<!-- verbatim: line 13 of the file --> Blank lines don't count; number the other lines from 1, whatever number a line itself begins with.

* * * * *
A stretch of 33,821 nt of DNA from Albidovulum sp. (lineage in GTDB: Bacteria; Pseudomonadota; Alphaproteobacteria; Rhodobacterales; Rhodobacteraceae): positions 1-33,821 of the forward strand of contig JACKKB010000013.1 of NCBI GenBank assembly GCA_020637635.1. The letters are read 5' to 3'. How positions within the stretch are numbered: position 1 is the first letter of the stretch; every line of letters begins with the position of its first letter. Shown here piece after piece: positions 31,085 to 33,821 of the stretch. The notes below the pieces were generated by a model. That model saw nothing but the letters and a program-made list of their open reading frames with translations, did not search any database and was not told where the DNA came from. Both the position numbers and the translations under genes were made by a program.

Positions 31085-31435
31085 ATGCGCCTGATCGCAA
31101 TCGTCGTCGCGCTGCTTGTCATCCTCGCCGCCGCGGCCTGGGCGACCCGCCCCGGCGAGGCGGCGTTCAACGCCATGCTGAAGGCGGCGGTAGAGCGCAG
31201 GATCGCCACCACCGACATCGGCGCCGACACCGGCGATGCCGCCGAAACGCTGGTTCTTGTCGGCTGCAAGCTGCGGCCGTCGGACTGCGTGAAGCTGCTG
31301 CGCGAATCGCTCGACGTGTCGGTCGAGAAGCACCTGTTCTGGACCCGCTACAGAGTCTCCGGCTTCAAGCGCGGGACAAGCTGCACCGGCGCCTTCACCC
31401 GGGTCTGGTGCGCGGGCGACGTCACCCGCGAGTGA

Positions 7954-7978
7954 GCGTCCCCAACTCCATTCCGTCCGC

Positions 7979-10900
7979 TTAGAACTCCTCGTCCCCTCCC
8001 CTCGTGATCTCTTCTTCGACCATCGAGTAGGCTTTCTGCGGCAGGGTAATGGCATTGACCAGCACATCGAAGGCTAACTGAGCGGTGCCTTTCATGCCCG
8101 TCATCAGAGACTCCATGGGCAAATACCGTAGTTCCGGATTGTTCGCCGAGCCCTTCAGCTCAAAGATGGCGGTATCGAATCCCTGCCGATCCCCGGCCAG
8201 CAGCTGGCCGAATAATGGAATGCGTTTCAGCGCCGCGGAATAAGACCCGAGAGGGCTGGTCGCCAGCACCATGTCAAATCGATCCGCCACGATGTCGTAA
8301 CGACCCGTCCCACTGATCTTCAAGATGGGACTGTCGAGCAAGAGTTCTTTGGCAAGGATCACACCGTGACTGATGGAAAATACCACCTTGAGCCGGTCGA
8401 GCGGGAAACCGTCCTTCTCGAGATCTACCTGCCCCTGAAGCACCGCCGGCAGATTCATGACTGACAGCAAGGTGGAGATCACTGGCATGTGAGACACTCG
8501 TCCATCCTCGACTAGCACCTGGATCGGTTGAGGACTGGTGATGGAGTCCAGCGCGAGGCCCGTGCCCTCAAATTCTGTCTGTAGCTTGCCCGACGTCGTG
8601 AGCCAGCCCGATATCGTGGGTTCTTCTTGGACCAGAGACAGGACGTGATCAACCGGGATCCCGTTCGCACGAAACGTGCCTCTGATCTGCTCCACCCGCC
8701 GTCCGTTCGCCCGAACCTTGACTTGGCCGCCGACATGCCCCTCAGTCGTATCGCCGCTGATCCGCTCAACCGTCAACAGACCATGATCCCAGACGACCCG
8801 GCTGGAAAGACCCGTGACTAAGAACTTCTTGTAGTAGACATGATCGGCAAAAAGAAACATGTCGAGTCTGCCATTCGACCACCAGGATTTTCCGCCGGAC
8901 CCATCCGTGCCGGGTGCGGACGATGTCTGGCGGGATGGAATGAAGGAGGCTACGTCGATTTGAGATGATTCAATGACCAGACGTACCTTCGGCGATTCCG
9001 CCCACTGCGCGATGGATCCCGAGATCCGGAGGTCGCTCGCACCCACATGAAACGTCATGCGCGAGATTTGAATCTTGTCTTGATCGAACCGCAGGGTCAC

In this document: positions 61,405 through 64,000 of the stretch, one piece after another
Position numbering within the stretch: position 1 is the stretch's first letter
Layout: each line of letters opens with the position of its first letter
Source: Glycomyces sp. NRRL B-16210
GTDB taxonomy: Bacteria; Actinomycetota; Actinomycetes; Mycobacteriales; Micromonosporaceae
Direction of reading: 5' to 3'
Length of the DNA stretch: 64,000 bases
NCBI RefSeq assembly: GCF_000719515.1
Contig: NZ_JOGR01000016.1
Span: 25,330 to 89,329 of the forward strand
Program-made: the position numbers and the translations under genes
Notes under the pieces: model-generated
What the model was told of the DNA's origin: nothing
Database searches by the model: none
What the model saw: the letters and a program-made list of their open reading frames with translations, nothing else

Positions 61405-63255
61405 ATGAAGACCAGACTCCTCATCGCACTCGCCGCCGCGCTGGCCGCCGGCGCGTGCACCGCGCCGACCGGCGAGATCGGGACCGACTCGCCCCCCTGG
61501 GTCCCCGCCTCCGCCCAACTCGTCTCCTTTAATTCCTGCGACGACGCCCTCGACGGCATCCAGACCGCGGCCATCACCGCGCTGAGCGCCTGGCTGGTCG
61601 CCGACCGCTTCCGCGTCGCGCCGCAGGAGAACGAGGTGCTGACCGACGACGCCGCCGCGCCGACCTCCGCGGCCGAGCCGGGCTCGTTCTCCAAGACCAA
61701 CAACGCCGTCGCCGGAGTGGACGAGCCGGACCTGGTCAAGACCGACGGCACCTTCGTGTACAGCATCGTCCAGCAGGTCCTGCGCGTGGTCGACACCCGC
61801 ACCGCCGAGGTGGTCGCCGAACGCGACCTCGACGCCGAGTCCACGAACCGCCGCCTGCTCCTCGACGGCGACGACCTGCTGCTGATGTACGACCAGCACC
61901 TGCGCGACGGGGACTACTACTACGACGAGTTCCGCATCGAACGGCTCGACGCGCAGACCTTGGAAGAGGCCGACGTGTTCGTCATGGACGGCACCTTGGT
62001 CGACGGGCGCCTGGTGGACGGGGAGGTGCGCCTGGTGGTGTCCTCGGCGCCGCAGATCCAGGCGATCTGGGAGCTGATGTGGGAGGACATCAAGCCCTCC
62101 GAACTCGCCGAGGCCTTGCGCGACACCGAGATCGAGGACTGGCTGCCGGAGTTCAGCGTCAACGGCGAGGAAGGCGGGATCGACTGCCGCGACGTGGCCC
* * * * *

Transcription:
8101 TCATCAGAGACTCCATGGGCAAATACCGTAGTTCCGGATTGTTCGCCGAGCCCTTCAGCTCAAAGATGGCGGTATCGAATCCCTGCCGATCCCCGGCCAG